Jesus is saying that what we value most in life will capture our hearts.  His admonishment is for an eternal perspective and to focus on heavenly treasure, which comes only through a relationship with Him.  Quite simply there is no Biblical basis or “liberty in Christ” that supports the overabundance of material possessions for believers here on earth.  In fact, it is to the contrary.

Puritan Thomas Manton in his excellent commentary on James offers some instructive insights to the passage from above.  Manton refers to the rich people mentioned in James 5:1 as “worldly rich people, drowned in pleasures, puffed up with pride.”  He warns that “it is hard to possess riches without sin” and says “do not covet riches so much or please yourselves in the enjoyment of them; but look at your hearts with all the more care.”  Thomas Manton reminds us of Proverbs 30:8-9, 8 Remove far from me falsehood and lying; give me neither poverty nor riches;  feed me with the food that is needful for me, 9 lest I be full and deny you and say, ‘Who is the LORD?’ or lest I be poor and steal and profane the name of my God.”

To James 5:5 Manton adds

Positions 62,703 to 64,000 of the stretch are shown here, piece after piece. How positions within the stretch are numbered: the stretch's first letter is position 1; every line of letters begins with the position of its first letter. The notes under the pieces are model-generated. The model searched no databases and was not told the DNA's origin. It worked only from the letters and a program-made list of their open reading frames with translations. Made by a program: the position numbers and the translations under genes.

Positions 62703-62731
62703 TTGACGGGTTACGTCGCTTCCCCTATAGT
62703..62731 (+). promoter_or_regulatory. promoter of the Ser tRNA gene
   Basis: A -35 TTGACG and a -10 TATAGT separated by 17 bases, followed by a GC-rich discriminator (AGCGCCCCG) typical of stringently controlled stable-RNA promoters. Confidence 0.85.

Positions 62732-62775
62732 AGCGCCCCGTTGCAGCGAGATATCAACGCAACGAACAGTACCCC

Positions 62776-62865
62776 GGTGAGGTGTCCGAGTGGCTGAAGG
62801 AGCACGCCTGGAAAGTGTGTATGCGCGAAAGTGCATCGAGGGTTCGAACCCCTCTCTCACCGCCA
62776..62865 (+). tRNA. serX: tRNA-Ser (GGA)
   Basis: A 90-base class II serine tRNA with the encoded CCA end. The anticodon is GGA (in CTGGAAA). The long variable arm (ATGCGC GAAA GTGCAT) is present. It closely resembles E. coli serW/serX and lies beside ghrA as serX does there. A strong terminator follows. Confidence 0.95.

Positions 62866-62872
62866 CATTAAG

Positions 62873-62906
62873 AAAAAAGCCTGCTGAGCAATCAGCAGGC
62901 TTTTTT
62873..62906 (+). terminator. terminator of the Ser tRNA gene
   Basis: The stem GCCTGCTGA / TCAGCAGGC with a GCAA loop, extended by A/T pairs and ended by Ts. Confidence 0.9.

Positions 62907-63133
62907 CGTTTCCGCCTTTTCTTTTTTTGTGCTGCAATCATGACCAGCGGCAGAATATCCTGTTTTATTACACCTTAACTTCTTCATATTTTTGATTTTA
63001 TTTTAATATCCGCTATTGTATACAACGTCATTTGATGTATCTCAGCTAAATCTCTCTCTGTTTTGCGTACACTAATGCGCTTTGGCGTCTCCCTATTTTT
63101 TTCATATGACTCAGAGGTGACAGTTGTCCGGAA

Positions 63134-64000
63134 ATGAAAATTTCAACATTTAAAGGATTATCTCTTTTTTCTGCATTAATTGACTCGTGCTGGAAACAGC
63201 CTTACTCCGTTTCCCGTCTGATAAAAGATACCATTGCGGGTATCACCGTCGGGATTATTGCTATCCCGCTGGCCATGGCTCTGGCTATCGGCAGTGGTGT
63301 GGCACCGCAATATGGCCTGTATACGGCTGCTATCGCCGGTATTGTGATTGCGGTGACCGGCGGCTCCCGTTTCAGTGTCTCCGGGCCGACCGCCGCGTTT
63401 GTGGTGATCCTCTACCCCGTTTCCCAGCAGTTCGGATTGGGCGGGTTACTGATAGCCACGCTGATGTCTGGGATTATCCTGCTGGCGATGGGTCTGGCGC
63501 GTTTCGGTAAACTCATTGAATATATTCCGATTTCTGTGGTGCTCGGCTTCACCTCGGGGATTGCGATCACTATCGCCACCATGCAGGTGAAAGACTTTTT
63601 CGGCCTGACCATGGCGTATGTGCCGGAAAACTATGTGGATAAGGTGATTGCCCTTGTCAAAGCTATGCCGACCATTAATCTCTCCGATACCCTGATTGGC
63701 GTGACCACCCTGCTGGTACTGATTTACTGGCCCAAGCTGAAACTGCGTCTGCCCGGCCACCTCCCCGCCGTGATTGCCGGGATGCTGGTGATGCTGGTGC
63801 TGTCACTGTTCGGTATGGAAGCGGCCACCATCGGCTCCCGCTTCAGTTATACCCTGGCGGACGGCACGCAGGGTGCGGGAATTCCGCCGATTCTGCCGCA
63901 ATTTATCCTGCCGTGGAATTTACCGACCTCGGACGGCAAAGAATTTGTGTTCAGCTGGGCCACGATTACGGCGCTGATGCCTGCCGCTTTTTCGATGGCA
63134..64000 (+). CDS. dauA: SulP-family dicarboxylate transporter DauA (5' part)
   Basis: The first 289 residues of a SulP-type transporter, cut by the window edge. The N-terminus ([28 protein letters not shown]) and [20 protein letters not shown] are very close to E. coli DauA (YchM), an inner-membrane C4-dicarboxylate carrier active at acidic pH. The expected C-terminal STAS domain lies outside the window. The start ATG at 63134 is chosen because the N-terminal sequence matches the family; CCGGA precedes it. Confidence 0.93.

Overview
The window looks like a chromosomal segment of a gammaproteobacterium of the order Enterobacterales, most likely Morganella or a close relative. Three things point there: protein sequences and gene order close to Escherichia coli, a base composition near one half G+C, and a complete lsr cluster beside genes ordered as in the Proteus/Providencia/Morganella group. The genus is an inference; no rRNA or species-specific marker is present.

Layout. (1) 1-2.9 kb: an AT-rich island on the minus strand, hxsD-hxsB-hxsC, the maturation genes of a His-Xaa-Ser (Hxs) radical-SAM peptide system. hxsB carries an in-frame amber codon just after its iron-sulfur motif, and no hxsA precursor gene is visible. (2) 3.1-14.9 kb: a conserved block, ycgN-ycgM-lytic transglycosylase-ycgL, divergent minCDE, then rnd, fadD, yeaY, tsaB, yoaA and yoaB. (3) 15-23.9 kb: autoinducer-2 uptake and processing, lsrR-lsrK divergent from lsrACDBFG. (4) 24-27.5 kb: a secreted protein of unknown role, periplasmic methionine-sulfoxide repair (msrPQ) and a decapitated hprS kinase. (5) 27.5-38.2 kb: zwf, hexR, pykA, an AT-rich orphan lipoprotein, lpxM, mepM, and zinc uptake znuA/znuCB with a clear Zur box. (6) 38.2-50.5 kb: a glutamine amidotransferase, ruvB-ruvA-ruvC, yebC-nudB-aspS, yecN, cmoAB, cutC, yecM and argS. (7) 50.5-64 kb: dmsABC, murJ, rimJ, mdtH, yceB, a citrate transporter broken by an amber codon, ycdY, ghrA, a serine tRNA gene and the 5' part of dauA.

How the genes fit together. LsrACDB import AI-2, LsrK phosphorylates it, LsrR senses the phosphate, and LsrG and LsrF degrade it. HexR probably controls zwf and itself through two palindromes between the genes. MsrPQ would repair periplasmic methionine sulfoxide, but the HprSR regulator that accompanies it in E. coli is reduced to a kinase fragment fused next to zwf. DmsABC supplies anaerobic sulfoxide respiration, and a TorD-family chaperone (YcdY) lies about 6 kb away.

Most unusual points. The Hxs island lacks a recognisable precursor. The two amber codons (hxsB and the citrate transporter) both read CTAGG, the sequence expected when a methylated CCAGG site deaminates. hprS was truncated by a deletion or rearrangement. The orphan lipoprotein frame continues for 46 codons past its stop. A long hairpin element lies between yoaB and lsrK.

“they were reluctant in giving to the poor but easily and liberally spent their money on pleasures and gratifications of the flesh.  Worldly desires, though they argue every inch with grace, easily give way to corruptions.  To live always at the full is mere wanton luxury.  God gave wealth for another purpose than to spend it on pleasures.”  Finally, he advises that with our material blessings we “1. Prize them less; when you possess them, do not let them possess you. 2. Do more good. 3. Seek God all the more earnestly for grace. When you are full, you need it much.”

Consumerism reigns supreme in this country year round reaching its apex during the Christmas season and as such has become the stumbling block to the Gospel for the majority of people born in the last 100 years.